The way I've decided to combat link rot is to include the title of an article in the "title" attribute of the hyperlink, which you can see by hovering over the hyperlinked text. Doing so helps because even if a link is broken, it's usually possible to find the page by searching its title. Putting link titles in the title="" field also has the advantage that, if a url isn't very descriptive, readers can preview what the article is about by hovering on the hyperlink and examining its title, rather than needing to click through.
Looking up the old link on Internet Archive also often solves link rot, but not always.
I've considered using a tool to scan for broken links in my essays, but fixing link rot is a losing battle that requires constant effort, so I don't always bother to fix broken links.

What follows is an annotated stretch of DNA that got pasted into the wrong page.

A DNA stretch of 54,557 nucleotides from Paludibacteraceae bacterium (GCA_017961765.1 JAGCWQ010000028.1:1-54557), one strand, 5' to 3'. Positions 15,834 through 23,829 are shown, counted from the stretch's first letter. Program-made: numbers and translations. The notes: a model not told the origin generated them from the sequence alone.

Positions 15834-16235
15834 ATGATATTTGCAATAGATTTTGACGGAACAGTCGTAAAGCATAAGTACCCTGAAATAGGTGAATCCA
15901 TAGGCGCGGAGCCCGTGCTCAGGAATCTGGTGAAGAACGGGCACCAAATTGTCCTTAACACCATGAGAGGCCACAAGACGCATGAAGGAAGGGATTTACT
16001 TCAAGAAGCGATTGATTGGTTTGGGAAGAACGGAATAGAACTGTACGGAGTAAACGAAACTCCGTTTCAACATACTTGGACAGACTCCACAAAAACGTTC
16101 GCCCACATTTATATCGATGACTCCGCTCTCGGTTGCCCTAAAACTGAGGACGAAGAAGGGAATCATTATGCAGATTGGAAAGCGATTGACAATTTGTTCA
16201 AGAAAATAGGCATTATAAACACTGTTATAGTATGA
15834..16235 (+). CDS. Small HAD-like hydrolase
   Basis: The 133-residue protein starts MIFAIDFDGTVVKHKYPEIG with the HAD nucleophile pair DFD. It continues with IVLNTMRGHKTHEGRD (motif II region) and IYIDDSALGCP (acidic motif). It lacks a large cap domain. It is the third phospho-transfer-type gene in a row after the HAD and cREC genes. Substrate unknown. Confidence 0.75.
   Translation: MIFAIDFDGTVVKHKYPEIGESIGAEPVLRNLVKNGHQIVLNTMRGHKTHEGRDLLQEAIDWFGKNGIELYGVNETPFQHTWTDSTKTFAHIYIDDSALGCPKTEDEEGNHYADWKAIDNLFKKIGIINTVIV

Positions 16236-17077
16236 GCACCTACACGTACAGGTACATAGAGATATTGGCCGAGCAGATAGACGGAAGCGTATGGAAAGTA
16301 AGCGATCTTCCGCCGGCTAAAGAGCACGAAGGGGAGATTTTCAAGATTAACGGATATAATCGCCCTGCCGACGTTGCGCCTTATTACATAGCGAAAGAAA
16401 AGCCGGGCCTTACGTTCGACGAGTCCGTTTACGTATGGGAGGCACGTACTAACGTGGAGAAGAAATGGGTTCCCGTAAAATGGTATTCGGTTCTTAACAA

For scholarly papers, I try to use DOI urls (i.e., http://dx.doi.org/______, where the ______ is the article's DOI) because these are supposed to be persistent urls.
Full bibliographic citations, such as those used in journals and on Wikipedia, look superficially most credible to readers. However, I tend not to use them because they take a lot of effort to put together, and functionally, readers are just as well off if you link to an article as if you cite it more formally (keeping in mind to also add the article's title in the title="" attribute of the link to guard against link rot). In fact, hyperlinking can be slightly better than using formal citations because